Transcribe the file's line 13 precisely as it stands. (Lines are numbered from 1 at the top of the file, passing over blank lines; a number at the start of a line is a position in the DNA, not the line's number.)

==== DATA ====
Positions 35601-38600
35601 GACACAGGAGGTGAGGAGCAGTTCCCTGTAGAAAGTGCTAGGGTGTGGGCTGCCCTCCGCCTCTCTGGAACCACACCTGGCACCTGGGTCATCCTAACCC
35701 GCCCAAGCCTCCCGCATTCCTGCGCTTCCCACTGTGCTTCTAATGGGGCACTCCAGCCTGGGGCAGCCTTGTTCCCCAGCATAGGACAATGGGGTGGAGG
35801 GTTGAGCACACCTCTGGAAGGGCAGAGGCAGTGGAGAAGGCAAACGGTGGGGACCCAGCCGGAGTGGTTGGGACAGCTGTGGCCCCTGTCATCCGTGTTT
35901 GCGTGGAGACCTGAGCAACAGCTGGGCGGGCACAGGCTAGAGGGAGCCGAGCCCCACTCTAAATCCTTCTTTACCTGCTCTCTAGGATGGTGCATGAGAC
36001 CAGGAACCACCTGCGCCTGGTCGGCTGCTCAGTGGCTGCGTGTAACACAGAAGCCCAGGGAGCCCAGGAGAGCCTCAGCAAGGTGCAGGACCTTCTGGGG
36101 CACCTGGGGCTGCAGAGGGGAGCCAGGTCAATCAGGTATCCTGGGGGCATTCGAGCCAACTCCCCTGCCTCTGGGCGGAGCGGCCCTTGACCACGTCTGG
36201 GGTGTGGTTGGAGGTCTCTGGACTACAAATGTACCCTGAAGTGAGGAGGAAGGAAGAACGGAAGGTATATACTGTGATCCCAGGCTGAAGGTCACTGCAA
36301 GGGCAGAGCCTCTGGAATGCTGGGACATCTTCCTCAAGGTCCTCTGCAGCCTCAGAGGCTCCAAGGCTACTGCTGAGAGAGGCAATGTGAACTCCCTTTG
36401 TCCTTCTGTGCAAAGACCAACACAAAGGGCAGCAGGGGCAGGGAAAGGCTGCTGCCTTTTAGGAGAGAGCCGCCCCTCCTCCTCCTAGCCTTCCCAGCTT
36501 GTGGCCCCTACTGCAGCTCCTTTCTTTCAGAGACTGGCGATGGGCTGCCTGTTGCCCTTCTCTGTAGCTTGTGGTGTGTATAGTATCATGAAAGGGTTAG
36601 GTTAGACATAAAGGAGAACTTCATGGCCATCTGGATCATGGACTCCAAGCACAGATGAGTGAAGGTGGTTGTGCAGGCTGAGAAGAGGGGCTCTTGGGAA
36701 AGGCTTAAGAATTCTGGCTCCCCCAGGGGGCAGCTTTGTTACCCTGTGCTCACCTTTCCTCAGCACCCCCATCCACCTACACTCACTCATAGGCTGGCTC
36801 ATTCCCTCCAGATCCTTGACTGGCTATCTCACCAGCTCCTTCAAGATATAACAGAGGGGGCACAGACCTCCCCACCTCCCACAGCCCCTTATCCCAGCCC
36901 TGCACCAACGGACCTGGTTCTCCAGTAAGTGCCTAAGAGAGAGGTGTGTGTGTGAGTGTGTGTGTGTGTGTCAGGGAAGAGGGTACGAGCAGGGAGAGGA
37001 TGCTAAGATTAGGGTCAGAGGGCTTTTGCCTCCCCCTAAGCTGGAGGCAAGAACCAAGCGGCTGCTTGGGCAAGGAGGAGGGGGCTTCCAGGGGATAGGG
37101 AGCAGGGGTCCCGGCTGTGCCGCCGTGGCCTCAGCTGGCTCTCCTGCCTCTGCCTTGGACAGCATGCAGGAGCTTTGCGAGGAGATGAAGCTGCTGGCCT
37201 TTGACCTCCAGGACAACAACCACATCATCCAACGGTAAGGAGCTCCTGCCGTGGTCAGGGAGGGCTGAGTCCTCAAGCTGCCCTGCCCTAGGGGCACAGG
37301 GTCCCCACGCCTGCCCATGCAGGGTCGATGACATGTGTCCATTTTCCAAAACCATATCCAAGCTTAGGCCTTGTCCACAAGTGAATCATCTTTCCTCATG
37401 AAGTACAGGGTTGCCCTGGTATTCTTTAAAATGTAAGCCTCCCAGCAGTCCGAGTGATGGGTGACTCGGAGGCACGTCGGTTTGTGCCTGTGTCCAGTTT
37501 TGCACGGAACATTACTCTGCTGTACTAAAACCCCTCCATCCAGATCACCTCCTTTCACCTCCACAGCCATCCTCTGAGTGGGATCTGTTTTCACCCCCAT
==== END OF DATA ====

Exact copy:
36701 AGGCTTAAGAATTCTGGCTCCCCCAGGGGGCAGCTTTGTTACCCTGTGCTCACCTTTCCTCAGCACCCCCATCCACCTACACTCACTCATAGGCTGGCTC